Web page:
Depression is one of the most common mental health issues faced by people of all ages and backgrounds and is characterised as a low mood that lasts for weeks, months or even longer, and affects your day-to-day life.

Having depression can make you lose interest in life, and in the things that typically make you happy, like work, hobbies, or personal projects.

Depression can make everything seem more difficult to do and, at its worst, can lead to suicidal thoughts and ideations.

It is often characterised into mild, moderate, or severe depression, depending on the level of impact it is having on your life, and may determine what sort of treatment you are offered. It is possible to move between the three stages in one episode of depression.

Types Of Depression

Classic depression

This is the most common type of depression, it varies in severity, and could last days, weeks or month. Some people may have a single episode of depression, others may suffer throughout their lives.

Seasonal Affective Disorder (SAD)

Seasonal affective disorder (SAD)) is a type of depression that occurs in a particular time (or season) in the year. For example, it is often more prominent in the Winter months, but improves for many in Spring, possibly due to the change that natural light has on our bodies’ rhythms.


Dysthymia is continuous mild depression that lasts for two years or longer, it is also known as chronic depression.

Bipolar disorder

Bipolar disorder (also known as manic depression) is a mental health illness that causes extreme emotional highs (mania) and lows (depression), which alter how someone behaves. It manifests itself in episodes, which tend to last for several weeks or longer.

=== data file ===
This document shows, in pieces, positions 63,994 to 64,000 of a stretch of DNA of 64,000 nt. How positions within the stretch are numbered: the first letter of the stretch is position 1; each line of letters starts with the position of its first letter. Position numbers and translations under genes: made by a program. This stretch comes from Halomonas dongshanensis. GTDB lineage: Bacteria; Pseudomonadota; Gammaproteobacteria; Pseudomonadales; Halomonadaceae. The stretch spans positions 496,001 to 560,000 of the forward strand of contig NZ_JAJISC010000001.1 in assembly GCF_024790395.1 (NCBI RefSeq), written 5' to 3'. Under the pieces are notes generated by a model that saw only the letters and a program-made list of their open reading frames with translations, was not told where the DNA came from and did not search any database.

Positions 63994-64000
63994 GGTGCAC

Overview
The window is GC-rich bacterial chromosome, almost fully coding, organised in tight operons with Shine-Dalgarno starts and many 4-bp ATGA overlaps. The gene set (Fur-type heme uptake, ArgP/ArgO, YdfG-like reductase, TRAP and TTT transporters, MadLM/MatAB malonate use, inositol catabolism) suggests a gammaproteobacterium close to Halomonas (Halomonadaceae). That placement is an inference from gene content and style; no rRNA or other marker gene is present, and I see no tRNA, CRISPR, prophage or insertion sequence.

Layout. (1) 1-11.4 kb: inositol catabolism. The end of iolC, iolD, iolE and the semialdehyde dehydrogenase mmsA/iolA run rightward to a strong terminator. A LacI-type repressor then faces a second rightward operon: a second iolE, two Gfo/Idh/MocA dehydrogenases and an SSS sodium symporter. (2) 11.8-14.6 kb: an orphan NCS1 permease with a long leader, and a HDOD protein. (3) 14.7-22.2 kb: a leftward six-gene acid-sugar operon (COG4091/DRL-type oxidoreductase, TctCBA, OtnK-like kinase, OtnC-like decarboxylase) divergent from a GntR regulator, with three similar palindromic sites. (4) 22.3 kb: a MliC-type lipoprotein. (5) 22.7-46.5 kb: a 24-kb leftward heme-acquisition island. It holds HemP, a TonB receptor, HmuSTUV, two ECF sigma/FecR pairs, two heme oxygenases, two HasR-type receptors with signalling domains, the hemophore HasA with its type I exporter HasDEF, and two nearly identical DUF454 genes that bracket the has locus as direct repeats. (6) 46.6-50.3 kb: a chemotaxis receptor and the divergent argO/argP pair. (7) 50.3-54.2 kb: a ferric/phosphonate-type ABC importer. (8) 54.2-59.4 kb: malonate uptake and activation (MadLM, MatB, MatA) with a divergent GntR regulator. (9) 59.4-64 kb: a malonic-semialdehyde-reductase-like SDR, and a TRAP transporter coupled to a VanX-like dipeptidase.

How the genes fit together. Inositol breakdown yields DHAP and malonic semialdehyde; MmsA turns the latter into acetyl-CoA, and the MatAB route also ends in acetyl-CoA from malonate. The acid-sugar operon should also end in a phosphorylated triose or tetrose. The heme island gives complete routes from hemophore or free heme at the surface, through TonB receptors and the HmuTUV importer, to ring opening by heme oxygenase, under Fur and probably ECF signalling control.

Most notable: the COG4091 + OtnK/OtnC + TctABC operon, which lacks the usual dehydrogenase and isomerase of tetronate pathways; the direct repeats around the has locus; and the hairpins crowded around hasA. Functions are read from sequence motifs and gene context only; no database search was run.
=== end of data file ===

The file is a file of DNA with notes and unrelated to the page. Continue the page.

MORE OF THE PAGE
Psychotic depression

Psychotic depression can involve the sufferer hallucinating – meaning you hear, smell, see, feel, or taste things that don’t actually exist. Delusions are also common, in which you truly believe in something that’s obviously false or simply makes no sense. These feelings and beliefs seem completely real to those who have psychotic episodes as part of their depression.

Situational depression

Situational depression is a type of depression brought on by a stressful or traumatic life event, like a bereavement, the end of a relationship, a serious illness, financial difficulties, or a job redundancy.

Pregnancy related depression

Perinatal depression is a disorder that can begin when you discover you’re pregnant, and last until around a year after giving birth. It encompasses both antenatal depression (depression while you’re pregnant) and postnatal depression. Postnatal depression usually develops within six weeks of giving birth.

Symptoms Of Depression

These are some of the most common signs of depression:

You might feel:

  • down, low, helpless, tearful or upset
  • worthless
  • empty and numb
  • lonely, isolated and unable to relate to other people
  • agitated, restless or irritable
  • guilty and regretful
  • unable to take pleasure in things you usually enjoy